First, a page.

Why is it that we avoid doing things that we know are good for us? It’s been a year since I hired my own coach and one of my goals at that time was to add meditation to my day. And that’s been really really hard. I can make all of the excuses about not finding time, or there is not a quiet space for me to do it, or I don’t know how to do it. The truth is I get in the way of doing it.
The last few weeks have been very busy and a wee bit stressful as I’ve prepared for a conference, a training session, workshops, added new clients, continuing to take training and personal growth on top of being a mom and a wife. And the stress has really taken a toll on my body. I’ve noticed this increased tension in my shoulders and more headaches. I’ve become reminded once again that it’s important for me to add something to my life that helps to reduce stress and bring me back to a place of consciousness and presence.
As I’ve started meditating a little bit over the last few weeks, I’ve recognized how important it is and of course I’ve been surprised that I resisted for so long. Simply adding 10 minutes of mediation in the morning or in the evening has had significant impact on my ability to relax and slow down. It has had an amazing bonus ability to have my mind quiet enough to become creative in what I am doing and what I am working on. When I do it, I am more relaxed in my relationships and I love the feeling of just being!
When you put up walls to things you know are good for you and things you know you should be doing, like going for walks, having a little bit healthier snack, meditating, getting a massage or journaling, I invite you to question yourself. Question why you resist all of those little things that we often call self care things. The things that you struggle to do and yet you know you should do and you know are good for you. The things that in the long run you know will make your life easier. Stop and question what the purpose is in putting up those roadblocks and putting up the barriers. Why are you making the excuses? Then, pick up those barriers and move them out of the way. They are not as heavy as you think, you assume or you make up that they are. And if you do find they are a little bit heavier, ask someone for help to move them, because in the end when you know what is good for you, you are pretty smart and are probably right! It is good for you.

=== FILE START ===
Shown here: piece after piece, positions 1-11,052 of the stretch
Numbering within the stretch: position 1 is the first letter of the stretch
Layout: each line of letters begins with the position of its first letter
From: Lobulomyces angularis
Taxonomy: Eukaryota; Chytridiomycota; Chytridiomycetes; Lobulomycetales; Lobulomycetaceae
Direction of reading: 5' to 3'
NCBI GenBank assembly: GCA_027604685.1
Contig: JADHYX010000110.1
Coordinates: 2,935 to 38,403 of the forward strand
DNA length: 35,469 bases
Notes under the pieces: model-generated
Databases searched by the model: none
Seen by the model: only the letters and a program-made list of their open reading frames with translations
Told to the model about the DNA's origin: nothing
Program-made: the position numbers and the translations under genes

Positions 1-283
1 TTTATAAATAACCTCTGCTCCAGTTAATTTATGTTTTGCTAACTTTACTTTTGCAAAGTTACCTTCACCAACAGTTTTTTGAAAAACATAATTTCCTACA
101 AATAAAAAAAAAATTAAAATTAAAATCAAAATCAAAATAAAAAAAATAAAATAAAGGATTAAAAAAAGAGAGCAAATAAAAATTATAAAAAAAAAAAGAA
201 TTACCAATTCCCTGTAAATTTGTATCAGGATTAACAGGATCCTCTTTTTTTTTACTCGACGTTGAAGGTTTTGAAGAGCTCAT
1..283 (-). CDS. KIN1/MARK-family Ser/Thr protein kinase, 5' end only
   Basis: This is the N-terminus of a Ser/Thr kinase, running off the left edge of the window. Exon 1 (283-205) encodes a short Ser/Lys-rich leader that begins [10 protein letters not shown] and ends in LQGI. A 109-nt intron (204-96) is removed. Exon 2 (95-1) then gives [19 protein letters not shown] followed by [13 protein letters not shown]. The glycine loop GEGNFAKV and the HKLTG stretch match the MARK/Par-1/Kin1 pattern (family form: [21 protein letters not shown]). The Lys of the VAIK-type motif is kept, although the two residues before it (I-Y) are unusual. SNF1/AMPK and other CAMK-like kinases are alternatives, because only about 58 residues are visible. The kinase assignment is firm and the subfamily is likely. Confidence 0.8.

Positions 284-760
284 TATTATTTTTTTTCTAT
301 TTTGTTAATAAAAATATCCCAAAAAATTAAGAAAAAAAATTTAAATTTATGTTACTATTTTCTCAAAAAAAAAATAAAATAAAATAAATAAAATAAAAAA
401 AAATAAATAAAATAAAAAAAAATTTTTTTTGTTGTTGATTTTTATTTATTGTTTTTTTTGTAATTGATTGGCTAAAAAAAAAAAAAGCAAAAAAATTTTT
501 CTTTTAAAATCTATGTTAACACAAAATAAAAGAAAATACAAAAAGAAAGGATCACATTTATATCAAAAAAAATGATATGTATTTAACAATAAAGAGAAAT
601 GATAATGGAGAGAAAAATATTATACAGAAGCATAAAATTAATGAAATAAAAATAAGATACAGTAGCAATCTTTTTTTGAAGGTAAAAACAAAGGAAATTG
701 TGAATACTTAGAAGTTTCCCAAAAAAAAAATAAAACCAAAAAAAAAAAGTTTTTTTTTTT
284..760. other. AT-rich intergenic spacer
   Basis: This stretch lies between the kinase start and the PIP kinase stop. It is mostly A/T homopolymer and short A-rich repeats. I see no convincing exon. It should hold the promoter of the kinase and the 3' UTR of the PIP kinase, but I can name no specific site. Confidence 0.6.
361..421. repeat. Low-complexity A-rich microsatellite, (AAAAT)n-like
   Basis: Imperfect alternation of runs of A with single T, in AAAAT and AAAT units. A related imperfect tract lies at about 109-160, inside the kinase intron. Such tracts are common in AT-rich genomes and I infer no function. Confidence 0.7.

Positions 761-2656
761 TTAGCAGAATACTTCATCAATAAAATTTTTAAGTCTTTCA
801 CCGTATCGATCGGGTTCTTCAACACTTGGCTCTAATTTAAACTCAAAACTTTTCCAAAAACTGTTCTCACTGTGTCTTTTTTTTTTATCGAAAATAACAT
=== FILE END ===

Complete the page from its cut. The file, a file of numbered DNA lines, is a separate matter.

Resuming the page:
p.s. Its not so bad to ask for help either. Thanks Ernie for helping me to move some of my roadblocks!
I just took a coffee break. My break was vacuuming my house. Working at home has it's advantages and disadvantages. I got supper in the slow cooker earlier and have done two loads of laundry. I've also had two coaching calls and made a number of follow up calls and emails and signed up one new one-to-one coaching client. A pretty productive morning so far! So what is it about doing "work" on a break that makes it a break.
For me, a break is a change of pace, a different thing for my mind and body to do. I spent the morning sitting. Vacuuming and running up and down the stairs to switch laundry gets my body moving and my heart pumping. These are two very important things. The methodic motion of vacuuming has a calming sense and the look of my floor after gives me a feeling of order. It is a way also to slow my mind down and empty it of the clutter of thoughts. It's amazing what then comes into the mind! I am able to be more creative and insightful.
So what is the key to taking breaks? For me, it's about awareness and presence. When I go go go, I can fall into the trap of not being present. To stop and take a break makes me aware that my body is stiff and wants to move, wiggle, stretch or dance. By speeding up my body, it actually allows me to slow down and be more present to what is there!
When I am working, I want to feel connected to the person on the other end of the phone or who is receiving my email or reading my work. I want to be alive, creative, energetic and engaged. In order to do that I need to be present to me, to what I am doing and to whom I am connecting with. So rather than taking a coffee break, I aim to take a break that rejuvenates me. I look to do something that will recharge me and bring me back to being present and conscious. Sometimes that means taking a break to take my dog for a walk, to sit in my garden, talk to my kids, make supper or to vacuum. I then drink my coffee when I get back to work!
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